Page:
Thursday, September 29, 2011

Multiple womb twin survivors - exaggerated responses

Multiple womb twin survivors can be rather histrionic in the way they express their feelings. They can go "over the top" with emotions. They may weep excessively at a film that leaves others just a bit tearful; they may get terribly hurt by a small slight or be very easily provoked into anger. As babies they may cry a lot about nothing; as toddlers they may be afraid of being left alone, especially in the dark. As children they may suddenly become withdrawn and feel a dark mood of despair, or fear of death coming upon them for no particular reason. They may be described as "moody". As teenagers they may hide away weeping for hours for some invented reason, not really knowing why. As adults they may be plunged into "black dog" depression that comes and goes with no apparent cause. The whole demeanour of DZ womb twin survivors changes with their moods, which can oscillate wildly between despair / rage and loud laughter / joy over a short period of time.

Living life intensely
Intensity applies lifestyle too. They live life to the full and overflowing. There are simply not enough hours in the day for what they want to achieve. They often have two jobs, or have several part-time occupations at once. They do not know what it is to be bored, rather they are bursting with new ideas that demand expression. They are always busy, but can always find time for people and their needs. They will sit up all night with someone in need, or drop everything for the sake of a friend. They become exhausted not by their busy lives but by the added demands they put on themselves to reach out to friends in need, following which they have to fulfill the demands of job and family.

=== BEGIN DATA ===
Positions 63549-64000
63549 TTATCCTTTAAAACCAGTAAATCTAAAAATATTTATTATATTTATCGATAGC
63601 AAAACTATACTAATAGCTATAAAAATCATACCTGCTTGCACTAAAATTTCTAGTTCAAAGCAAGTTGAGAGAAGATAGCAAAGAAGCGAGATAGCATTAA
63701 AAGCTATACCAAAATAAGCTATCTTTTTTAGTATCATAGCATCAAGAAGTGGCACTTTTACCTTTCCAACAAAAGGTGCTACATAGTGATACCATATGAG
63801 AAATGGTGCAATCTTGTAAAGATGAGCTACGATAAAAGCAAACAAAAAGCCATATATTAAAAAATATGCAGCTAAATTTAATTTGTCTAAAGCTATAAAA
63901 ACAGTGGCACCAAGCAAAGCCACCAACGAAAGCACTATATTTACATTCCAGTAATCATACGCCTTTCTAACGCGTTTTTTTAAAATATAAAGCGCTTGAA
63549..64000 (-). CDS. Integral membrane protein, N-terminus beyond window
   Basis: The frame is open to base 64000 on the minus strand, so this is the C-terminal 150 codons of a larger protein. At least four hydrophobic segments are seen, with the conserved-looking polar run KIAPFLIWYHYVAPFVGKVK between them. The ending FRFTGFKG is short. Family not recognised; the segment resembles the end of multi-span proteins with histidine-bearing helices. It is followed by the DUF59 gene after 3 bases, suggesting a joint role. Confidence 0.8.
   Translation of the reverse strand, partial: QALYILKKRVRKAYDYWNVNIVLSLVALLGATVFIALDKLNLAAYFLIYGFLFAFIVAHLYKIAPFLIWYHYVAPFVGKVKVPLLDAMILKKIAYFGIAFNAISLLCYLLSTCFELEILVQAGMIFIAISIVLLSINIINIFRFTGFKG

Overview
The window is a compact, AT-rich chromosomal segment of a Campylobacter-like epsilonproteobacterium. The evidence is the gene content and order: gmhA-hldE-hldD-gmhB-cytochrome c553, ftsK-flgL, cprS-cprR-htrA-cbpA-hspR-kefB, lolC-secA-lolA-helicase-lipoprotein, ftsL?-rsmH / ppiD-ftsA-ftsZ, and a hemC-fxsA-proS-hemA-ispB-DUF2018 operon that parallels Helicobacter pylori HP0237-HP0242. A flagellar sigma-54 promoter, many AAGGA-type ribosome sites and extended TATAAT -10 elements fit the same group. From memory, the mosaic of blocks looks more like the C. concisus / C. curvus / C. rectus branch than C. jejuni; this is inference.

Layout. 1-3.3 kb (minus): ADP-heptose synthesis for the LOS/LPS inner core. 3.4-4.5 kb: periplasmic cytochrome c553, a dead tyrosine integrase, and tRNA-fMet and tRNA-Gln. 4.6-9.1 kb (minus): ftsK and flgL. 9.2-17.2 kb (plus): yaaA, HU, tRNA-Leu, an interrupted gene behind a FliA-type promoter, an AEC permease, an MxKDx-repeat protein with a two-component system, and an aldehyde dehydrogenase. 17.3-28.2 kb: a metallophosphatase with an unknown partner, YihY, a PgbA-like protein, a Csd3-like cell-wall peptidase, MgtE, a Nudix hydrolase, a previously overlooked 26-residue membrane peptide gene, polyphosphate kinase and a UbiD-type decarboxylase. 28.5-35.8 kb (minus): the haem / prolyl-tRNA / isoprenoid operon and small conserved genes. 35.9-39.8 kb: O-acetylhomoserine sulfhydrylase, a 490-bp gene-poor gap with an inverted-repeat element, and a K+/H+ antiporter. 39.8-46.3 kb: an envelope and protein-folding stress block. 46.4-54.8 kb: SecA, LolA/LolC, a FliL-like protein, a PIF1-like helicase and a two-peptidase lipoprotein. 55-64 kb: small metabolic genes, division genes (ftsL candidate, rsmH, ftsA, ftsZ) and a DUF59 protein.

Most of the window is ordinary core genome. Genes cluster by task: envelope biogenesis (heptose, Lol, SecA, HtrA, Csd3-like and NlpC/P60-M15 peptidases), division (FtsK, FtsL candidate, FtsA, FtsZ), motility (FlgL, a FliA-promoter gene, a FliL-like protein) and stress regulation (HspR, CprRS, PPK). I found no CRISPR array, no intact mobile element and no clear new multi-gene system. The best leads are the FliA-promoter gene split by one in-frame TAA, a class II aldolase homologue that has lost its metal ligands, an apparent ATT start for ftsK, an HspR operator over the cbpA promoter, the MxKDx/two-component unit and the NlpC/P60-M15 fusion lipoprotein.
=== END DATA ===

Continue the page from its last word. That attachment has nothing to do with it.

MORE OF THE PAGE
Unfinished business
Multiple womb twin survivors tend to start new projects with great gusto but quickly run out of steam and not carry things through. They are great initiators providing someone else can come and take
over and bring the whole thing to fruition. Where there is no one to take over, they may leave the remains of several unfinished projects lying around to clutter up their home. They may hate the clutter but they will say that it is difficult to get round to finishing things off, as if there is an emotional block to doing so. Explaining this reluctance is easy when one thinks of an unfinished, half-formed foetus fading away, leaving traces behind:  all that remains of the lost twin.

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